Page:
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You are here:  Greater Things > Ridenhour > Touching Sacred Cows

Touching Sacred Cows:
Canonization of Scripture & the Rapture

Lynn Ridenhour

"…Grandpa had his favorite cow and she knew she was his favorite. How she seemed content, giving her daily milk, prancing unattended around her fields at leisure. Unharassed, she seemed to be in her own small world.

Then one day she charged my six year-old sister, Joan. My sister came running into grandma’s house crying and--that’s all it took. Grandpa headed out the kitchen door, both feet in a fury. He was after his favorite cow. He found her and quickly let her know (in a way that only grandpa could) that she was not indispensable.

Some forty years later I still can see the look on that cow’s face.

"…What do you mean touching me! I’m your favorite cow!…" seemed to be written all over her face. Stunned, she hightailed it off into the bushes close to the pond, glancing back a few times at grandpa.

Touching sacred cows…

Perhaps that’s close to how we feel about our Christian traditions, for to us, they’re not traditions. They’re sacred and held in high esteem. I’m convinced, Christians will give up their sins quicker than their traditions. It’s always traumatic when someone touches our sacred cow…"

--Excerpt from "An Essay on the Rapture"

As a Baptist minister for over 36 years, like most Protestants, I have my two pet doctrines that are cardinal to my faith—1) canonization of scripture, and 2) the rapture. I believe in both doctrines from the marrow of my bones.

Then it happened.

In the late ‘60s God began dealing with me about the rapture; in the mid-‘80s, about the canonization of scripture.

The Lord had just touched two of my sacred cows! And I didn’t like it.

After wrestling with the Lord for some months, I reluctantly gave in. The following two essays are a result of my struggles; writing the essays also helped me articulate what my heart was feeling. And finally, my surrender.

A side note…

To those believers who embrace the restoration gospel, we have our work cut out. For no non-restoration believer—Catholic or Protestant--will take us seriously if we don’t sooner or later touch ever so gently his two sacred Protestant cows—canonization of scripture and the rapture.

Both doctrines are cardinal Protestant doctrines, taught from Vacation Bible School through Seminary, and both are extra-biblical teachings.

Let’s begin.

But remember—we’re about to touch a very sacred cow.

Canonization of Scripture
Fact or Folly?

Lynn Ridenhour

As a child, I remember our family taking a trip to St. Louis. I couldn’t have been more than four years old. My sister, Joan, and I were romping in the back seat, playing, more like passing the time away as dad cruised down the highway. I don’t know why I did it but suddenly--impulsively I grabbed the cover on that old black Bible lying in the window of our ’49 Buick and hurled it at my seven year-old sister, pages flying everywhere.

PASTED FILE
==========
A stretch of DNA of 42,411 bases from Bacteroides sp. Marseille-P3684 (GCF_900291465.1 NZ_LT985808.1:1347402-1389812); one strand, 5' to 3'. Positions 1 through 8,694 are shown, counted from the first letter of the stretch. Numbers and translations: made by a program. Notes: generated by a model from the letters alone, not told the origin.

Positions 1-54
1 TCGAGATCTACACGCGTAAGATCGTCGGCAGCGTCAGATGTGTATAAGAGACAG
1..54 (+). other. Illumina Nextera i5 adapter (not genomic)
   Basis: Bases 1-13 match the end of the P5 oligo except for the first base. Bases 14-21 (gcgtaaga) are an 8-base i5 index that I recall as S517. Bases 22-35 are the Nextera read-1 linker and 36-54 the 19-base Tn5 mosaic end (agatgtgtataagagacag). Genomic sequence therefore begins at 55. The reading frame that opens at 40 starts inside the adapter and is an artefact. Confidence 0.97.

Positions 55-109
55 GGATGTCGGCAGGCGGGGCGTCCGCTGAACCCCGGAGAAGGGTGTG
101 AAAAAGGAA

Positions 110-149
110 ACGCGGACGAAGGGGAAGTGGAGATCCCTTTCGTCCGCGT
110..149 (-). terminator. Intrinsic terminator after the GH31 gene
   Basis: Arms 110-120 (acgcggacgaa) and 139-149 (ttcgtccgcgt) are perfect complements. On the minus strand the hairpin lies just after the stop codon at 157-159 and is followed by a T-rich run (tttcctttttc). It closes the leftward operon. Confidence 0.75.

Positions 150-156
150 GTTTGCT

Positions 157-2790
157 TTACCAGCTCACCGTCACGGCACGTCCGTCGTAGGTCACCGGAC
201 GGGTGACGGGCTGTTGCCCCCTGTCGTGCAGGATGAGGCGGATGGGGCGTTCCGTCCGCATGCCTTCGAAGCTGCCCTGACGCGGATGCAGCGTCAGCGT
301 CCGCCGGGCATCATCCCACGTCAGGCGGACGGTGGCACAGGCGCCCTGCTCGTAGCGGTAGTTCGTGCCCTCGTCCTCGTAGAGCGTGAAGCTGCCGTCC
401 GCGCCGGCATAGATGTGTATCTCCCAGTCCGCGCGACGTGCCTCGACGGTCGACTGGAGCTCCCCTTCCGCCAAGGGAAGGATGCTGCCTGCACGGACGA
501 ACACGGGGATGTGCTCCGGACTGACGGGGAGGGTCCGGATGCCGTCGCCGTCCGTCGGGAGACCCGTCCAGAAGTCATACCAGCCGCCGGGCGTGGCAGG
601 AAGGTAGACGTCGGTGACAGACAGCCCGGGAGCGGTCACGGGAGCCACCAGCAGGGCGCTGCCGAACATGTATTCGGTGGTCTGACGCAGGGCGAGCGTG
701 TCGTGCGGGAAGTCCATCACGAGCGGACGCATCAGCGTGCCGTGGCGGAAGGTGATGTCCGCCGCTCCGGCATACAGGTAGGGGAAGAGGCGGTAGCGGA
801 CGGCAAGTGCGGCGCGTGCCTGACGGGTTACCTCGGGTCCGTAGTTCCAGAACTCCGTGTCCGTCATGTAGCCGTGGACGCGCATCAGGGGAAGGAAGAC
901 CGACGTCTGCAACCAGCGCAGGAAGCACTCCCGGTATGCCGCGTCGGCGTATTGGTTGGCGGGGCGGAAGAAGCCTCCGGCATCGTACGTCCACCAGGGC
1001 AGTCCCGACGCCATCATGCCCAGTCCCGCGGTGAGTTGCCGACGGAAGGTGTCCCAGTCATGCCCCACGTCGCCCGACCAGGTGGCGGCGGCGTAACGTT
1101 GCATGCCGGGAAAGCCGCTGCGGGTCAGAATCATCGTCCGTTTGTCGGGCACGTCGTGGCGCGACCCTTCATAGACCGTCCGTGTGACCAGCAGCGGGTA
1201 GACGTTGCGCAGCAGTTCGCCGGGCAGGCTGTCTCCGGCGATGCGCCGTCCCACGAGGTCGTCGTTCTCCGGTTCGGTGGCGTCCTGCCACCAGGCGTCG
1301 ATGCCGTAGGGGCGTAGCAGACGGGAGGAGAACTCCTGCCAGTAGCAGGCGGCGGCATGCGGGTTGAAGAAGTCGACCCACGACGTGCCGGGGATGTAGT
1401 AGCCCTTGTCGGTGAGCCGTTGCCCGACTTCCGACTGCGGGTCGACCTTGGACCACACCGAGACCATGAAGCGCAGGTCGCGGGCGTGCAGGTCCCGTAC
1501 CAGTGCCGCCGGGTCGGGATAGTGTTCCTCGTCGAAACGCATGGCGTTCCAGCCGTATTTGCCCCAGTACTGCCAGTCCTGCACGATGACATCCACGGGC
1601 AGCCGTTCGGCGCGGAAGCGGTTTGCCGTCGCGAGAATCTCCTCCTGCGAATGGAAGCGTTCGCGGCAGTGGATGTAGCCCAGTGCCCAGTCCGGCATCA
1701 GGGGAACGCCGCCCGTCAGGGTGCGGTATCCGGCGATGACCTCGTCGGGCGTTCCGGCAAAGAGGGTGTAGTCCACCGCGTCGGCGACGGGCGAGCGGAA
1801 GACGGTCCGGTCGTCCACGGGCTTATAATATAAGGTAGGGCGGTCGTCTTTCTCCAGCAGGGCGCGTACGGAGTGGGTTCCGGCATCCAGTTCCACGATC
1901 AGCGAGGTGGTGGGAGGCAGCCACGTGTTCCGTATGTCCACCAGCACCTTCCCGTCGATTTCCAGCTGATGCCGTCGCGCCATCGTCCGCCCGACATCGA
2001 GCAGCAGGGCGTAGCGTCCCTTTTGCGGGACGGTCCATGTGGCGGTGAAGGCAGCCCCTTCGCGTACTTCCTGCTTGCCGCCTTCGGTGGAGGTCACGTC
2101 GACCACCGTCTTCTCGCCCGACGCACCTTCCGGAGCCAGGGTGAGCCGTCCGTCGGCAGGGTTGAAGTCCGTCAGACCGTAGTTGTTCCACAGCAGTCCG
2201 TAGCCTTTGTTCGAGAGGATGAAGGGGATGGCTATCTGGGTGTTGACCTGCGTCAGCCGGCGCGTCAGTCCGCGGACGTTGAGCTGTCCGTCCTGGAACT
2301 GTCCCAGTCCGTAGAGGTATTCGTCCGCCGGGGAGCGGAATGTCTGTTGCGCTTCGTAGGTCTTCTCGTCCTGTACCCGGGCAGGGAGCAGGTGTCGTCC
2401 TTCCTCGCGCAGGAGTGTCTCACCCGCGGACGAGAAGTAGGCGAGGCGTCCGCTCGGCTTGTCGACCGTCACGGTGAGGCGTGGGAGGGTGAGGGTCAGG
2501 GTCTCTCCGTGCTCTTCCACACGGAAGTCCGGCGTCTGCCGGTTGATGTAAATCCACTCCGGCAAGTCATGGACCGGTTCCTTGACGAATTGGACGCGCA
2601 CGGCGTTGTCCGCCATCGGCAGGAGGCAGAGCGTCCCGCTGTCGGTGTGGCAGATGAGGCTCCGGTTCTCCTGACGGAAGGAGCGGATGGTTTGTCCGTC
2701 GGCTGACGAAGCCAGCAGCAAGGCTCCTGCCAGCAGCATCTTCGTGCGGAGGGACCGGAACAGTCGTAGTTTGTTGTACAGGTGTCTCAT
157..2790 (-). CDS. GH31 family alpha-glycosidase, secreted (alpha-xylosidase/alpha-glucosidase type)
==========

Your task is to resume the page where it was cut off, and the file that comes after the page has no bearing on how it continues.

That’s it. My dad slammed on his brakes, pulled over to the side of the road, and looked me straight in the eye, "…son, don’t you ever let me see you do that again! That’s God’s Word…" I thought hail from heaven would fall on my head any minute. That’s the way I was raised. We didn’t even write or make notes in the Bible; it was that sacred.

That’s been 50 years ago and I’ve never forgotten the incident. It’s indelibly printed on my memory and will stay there ‘till the day I die. Today I still possess that same reverence for the scriptures. It’s God Holy Word and I know it. My dad instilled it in me.

Most of us conservative Protestant Christians feel the same way. We cut our spiritual teeth on The Book, leaning on every jot and tittle. It’s our road map, our daily bread, our health manual and our eternal salvation. We grew up on such doctrines as: verbal inspiration, plenary revelation, and scriptural canonization. It’s unthinkable to think otherwise.

That’s why it sounds so ridiculous when I say, "…God has been dealing with me concerning the canonization of scripture…"

But He has. Sometimes our very foundation needs testing, examining. Sometimes we build unaware upon the sands of man’s castles.

We’re about to question one of those foundational truths of Protestantism—canonization of scripture. We’ll ask certain questions and address certain issues:


  1. Why is canonization necessary?
  2. Many Christians confuse canonization with "inspiration" and "revelation."
  3. It doesn’t make sense to limit God to 66 books throughout time & eternity.
  4. The doctrine can encourage "ultra dispensationalism," which leads to biblidolatry.
  5. The popular passage in Revelation 22:18,19 actually encourages God adding to His word.

And then we’ll ask the question: what is canonization? And where did it come from? What is its historical background? Plus give a brief summary.

My Disclaimer

I’m not a liberal; neither do I want to be. Theologically I’m a conservative and I’m happy to be in the conservative camp. Historically, I’m an "evangelical" Christian. Socially, where it concerns the Body of Christ, I am a liberal. That is, I believe all who confess Jesus Christ as Lord are my brothers and sisters—regardless of creed, color, or class. His Lordship, not creeds or theology, determines our Christian fellowship.